Two years after Christopher Ramirez shot his uncles dead at a Spokane Valley apartment complex, a judge last week sent him to prison for 82 years.
A jury convicted Ramirez, 34, of killing brothers Juan Gallegos-Rodriguez and Arturo Gallegos.
Ramirez’s first-degree murder trial had been delayed significantly because he was determined incompetent to stand trial last March following a long wait for a mental health evaluation. Relatives described him to police as paranoid and quick to anger and said he’d previously threatened the brothers.
After spending 90 days at Eastern State Hospital for competency restoration, a hospital psychiatrist said Ramirez was competent to stand trial on Dec. 21, 2015, court records show.
The report said Ramirez had psychotic disorder, paranoid personality disorder and a “prolonged history of substance abuse” including alcohol and methamphetamine. But it found he was able to understand the charges against him and did not appear to have paranoid thoughts about the court proceedings.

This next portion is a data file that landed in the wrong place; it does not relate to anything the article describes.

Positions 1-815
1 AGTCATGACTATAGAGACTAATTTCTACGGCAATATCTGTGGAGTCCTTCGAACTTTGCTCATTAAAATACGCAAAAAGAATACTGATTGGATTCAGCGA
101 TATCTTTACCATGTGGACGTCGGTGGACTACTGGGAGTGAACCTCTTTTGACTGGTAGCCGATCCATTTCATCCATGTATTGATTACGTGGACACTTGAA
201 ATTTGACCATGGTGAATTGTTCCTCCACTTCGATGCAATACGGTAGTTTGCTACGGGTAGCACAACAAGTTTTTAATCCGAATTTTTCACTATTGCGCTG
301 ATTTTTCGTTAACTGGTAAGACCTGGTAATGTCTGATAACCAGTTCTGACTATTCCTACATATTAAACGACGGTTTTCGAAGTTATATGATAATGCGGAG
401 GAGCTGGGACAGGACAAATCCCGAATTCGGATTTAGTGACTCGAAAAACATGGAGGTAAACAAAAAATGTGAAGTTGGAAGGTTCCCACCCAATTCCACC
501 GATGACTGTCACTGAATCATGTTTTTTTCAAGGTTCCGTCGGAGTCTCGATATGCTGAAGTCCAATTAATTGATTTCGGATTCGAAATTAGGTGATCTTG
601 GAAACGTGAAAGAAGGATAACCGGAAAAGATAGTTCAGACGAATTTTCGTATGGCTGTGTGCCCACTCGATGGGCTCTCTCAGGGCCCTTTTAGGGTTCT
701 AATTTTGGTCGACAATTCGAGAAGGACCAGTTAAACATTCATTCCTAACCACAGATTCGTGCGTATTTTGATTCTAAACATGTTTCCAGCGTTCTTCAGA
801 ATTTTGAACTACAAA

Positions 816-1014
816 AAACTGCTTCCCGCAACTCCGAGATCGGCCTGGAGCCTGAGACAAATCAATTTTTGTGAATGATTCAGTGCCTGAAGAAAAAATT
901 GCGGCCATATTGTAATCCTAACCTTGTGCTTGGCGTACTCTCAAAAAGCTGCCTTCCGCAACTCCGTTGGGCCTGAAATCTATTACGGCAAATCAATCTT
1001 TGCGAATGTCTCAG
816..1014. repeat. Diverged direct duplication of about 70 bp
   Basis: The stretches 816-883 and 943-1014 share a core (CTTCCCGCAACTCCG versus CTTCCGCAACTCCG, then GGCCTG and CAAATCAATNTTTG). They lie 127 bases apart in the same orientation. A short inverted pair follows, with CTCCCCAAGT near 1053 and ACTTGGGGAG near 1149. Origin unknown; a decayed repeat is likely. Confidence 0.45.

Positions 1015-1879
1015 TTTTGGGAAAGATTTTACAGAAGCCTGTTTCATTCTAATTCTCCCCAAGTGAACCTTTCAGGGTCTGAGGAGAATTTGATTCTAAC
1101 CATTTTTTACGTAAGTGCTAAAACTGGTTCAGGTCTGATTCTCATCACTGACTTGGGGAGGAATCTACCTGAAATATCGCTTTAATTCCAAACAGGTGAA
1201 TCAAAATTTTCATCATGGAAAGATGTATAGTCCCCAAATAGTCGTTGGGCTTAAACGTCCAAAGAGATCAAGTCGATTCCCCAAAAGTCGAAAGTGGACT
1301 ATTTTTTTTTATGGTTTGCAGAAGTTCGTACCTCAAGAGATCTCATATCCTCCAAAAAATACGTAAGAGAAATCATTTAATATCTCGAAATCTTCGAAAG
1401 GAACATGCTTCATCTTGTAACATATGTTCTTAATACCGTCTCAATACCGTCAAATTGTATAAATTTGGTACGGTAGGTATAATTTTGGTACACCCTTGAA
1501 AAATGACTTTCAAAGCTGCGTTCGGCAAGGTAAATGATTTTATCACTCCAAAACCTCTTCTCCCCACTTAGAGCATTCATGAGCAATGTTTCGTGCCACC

The prosecution’s case relied in part on testimony from a neighboring homeowner, court documents say. He told investigators a Hispanic man walked up to his house on the night of the shootings, introduced himself as Demon and said he needed to get away from police because he was carrying a knife and was under Department of Corrections supervision.
Ramirez’s public defender, Derek Reid, argued unsuccessfully to suppress testimony because the man was unable to identify Ramirez as the man he had spoken to. Judge Raymond Clary allowed the testimony.
The jury also found Ramirez guilty of unlawful possession of a firearm.
Prosecutors argued Ramirez should be sentenced to the high end of the standard sentencing range given his nine previous felony convictions. “Given the age of the defendant, this is nearly certain to be a life sentence,” prosecutors wrote in court documents.
Clary followed the prosecutor’s recommendation and also ordered Ramirez to pay $10,000 in restitution. Ramirez, who has been in jail since November 2014, will receive credit for time he’s already served.